“These things are changing a little bit,” Djokovic said. “From that perspective, it’s good for the sport.'”

Well, Federer, defending himself, said it is too soon to consider this a sea change. Talk again in six months, he said.

Maybe so. But replacements might be needed, and they don’t seem quite ready.

No. 1 Caroline Wozniacki, just 20, is theoretically going to be the face of the sport. But so far, she is not cutting it. She is a great fighter, but has no weapons, plays too defensively, and has nothing to hurt an opponent with.

Djokovic is ready, maybe. He seems to be the only one, and he does have personality with jokes and funny player-impressions.

Young players such as Bernard Tomic of Australia and colorful Alexandr Dolgopolov of the Ukraine showed real promise here. But they aren’t ready to be stars.

And the sport has been waiting for Murray to elevate to superstardom for years now. He is still too defensive.

On Friday, he moped around for nearly two full sets, losing his concentration. He had the body language of someone whose mother told him he had to go to his room right after the match.

He finally did wake up, and Ferrer got nervous.

So maybe this is how it’s done. Djokovic plays Murray, and the winner takes the first steps of transition. On the women’s side, Clijsters is going to leave soon enough, and Li Na, in her first major final, is already 28.

But maybe Serena comes back and Nadal’s body holds up, maybe Federer goes on for a while. But the calm in this sport has disappeared. Things just aren’t the same as they were way back in the old days, on Wednesday.

Follow me on Twitter @gregcouch

About gregcouch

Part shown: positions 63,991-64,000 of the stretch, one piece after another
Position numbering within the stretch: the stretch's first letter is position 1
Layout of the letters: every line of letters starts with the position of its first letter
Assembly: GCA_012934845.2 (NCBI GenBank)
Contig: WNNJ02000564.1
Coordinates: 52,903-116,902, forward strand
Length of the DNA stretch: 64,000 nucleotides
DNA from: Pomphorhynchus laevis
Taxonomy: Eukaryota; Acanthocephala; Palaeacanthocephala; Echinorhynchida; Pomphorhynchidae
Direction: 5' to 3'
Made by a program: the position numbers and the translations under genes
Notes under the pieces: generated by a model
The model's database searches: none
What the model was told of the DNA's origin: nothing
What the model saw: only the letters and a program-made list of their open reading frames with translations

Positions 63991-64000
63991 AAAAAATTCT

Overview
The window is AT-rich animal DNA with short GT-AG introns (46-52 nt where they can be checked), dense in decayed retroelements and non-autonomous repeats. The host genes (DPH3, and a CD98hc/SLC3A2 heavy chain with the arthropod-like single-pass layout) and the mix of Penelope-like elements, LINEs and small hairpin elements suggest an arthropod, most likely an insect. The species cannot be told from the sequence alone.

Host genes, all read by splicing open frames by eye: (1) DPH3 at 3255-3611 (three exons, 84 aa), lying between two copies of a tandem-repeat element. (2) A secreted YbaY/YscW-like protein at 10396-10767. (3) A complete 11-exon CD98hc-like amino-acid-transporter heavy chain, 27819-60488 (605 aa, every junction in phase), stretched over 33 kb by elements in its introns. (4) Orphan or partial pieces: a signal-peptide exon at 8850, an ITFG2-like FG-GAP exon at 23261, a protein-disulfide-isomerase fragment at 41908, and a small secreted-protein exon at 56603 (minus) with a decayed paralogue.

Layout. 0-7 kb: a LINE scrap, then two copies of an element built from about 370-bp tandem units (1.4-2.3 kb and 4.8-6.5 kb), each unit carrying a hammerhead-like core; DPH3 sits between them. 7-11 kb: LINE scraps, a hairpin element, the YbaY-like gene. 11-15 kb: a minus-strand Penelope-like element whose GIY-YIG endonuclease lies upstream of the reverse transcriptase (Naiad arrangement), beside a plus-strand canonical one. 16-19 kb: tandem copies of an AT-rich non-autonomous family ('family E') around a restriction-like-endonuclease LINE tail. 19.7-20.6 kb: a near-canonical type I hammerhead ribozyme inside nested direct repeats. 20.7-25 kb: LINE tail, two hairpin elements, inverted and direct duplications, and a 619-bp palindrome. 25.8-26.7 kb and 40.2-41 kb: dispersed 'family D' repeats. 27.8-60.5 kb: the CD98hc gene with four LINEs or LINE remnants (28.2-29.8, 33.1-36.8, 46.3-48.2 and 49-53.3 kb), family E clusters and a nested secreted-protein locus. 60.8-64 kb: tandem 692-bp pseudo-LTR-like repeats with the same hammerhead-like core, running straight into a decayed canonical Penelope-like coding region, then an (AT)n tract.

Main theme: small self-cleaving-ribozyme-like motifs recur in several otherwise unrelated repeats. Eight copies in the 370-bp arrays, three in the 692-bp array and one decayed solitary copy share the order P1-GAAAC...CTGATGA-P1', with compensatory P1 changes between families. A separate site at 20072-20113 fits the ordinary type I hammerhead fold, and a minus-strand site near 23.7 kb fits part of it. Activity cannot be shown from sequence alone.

I can talk tennis all day long, and often do. And yet some of the people I talk to about it might rather I talk about something else. Or with someone else. That’s how it is with tennis, right? Sort of an addiction. Sort of a high. I am a national columnist at FoxSports.com and a FoxSports1 TV insider, and have been a columnist at the Chicago Sun-Times. In 2010, I was the only American sports writer to cover the full two weeks of all four majors, and also to cover each of the U.S. Masters series events. I’ve seen a lot of tennis, talked with a lot of players, coaches, agents. I watched from a few rows behind the line judge as Serena rolled her foot onto the baseline for the footfault, a good call, at the 2009 U.S. Open. I sat forever watching a John Isner marathon, leaving for Wimbledon village to watch an England World Cup soccer game at a pub and then returning for hours of Isner, sitting a few feet from his wrecked coach. I got to see Novak Djokovic and Robin Soderling joke around on a practice court on the middle Sunday at Wimbledon, placing a small wager on a tiebreaker. Djokovic won, and Soderling pulled a bill out of his wallet, crumpled it into his fist and threw it at Djokovic, who unwadded it, kissed it, and told me, “My work is done here.’’ And when Rafael Nadal won the French Open in 2010, I finished my column, walked back out onto the court, and filled an empty tic tac container with the red clay. I’m looking at it right now. Well, I don’t always see the game the same way others do. I can be hard on tennis, particularly on the characters in suits running it. Tennis has no less scandal and dirt than any other game. Yet somehow, it seems to be covered up, usually from an incredible web of conflicts of interest. I promise to always tell the truth as I see it. Of course, I would appreciate it if you’d let me know when I’m wrong. I love sports arguments and hope to be in a few of them with you here. Personal info: One-handed backhand, serve-and-volleyer. View all posts by gregcouch